Also,
every manufacturer has their own patented designs and cuts and
advantages and disadvantages for each specific rough diamond. 

For
example, an Indian manufacturer may specialise and have an advantage on
a specific style of finished cut and polished diamond when compared to
another manufacturer in Israel or China based on the sales distribution
line.

Hence, every rough diamond in the world has an ideal manufacturer for the stone.

The question is, will the stone find its appropriate manufacturer in the DeBeer “box’ sales system?

No.

Rough
diamonds can be sold and traded up to 25 times before they find their
eventual manufacturer (or find its eventual “wheel” as its described in
the industry, the “wheel” being the diamond cutters wheel in polishing
the diamond).

The Complete Solution

What if rather than the archaic DeBeers process of selling “boxes”, the manufacturers could buy only the rough they need?

This was never an option until today.

Due
to computing power and technology of scanning rough diamonds, the
manufacturers’ desired final diamond design can be run through a very
complex but quick and accurate algorithm. And every rough diamond gets
scanned and can be matched with the ideal manufacturer who will maximize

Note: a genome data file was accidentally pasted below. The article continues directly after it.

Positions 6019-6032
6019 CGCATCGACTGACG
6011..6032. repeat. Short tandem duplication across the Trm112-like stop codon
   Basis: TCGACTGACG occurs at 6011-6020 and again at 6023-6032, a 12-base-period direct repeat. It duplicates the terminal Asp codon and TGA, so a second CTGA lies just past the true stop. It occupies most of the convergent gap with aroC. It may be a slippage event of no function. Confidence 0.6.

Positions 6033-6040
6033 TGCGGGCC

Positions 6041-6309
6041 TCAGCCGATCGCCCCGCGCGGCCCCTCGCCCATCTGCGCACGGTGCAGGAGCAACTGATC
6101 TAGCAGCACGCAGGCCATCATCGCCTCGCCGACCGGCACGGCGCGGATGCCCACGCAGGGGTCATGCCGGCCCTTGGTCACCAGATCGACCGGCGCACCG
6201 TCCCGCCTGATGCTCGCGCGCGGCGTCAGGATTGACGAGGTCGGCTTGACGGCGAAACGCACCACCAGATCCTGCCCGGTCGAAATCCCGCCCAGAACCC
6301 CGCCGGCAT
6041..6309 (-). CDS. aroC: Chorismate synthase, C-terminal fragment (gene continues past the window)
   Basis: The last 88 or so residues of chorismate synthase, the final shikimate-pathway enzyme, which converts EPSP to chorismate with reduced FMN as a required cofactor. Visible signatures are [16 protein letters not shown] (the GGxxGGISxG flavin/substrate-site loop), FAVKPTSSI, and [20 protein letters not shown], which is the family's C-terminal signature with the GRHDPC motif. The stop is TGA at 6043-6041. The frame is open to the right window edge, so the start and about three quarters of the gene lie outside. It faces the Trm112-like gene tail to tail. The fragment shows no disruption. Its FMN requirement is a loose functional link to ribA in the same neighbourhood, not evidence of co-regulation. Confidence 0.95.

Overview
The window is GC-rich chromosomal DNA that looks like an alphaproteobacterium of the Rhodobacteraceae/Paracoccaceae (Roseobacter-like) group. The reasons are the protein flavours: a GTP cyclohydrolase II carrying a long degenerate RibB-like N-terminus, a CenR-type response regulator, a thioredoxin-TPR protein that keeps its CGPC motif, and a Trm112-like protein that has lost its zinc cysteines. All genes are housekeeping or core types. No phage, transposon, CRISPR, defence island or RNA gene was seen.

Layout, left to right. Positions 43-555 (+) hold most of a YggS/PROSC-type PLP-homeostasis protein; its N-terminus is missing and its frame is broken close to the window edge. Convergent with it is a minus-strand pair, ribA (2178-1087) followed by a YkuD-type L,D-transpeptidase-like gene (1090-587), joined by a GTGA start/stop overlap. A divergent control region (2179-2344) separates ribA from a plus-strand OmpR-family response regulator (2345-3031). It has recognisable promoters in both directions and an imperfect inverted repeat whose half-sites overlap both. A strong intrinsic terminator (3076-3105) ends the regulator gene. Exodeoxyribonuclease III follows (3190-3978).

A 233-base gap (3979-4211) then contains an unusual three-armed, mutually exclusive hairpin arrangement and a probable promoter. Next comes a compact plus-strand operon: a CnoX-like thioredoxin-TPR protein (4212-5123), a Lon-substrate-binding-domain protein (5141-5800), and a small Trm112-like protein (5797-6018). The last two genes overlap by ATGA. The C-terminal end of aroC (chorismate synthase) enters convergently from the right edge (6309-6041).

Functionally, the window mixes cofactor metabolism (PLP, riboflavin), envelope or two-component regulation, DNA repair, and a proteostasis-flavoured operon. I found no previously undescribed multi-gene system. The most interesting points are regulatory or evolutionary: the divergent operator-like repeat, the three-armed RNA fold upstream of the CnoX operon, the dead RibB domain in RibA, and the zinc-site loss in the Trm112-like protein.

the “polished” diamond value.

No more buying rough you don’t want.

No more secondary markets.

No more unwanted inventory, and high financing carrying costs.

A Game Changing Technology 

Lucara is going to change the whole diamond industry.

That’s why I am so bullish about the potential of Clara, which is now owned 100% by Lucara.

This recommendation will not only be one of my largest positions ever but will be one for many years to come.
Let me explain.

Its
rare, if ever, that one can get exposure to a real-sector disruption
technology this early without buying a dream with considerable risk.

This is why Lucara is such an incredible buy at current prices.

If Lucara didn’t purchase Clara (the revolutionary disruptive technology), the company is currently cheap at current prices.

With Clara, Lucara is ridiculously cheap, and should be in everyone’s portfolio.

Lucara has an incredible balance sheet, no debt and has one of the highest margin mines in the world. 

By the way, the new management team, led by Eira Thomas is the 0.01% of the resource industry.

Eira
is the mastermind of acquiring Clara. In fact, Eira was the mastermind
in acquiring Karowe, the world class mine that is 100% owned by Lucara.

But it was Lukas Lundin that backed Eira’s theory to become a reality.

Lukas, Catherine and Eira created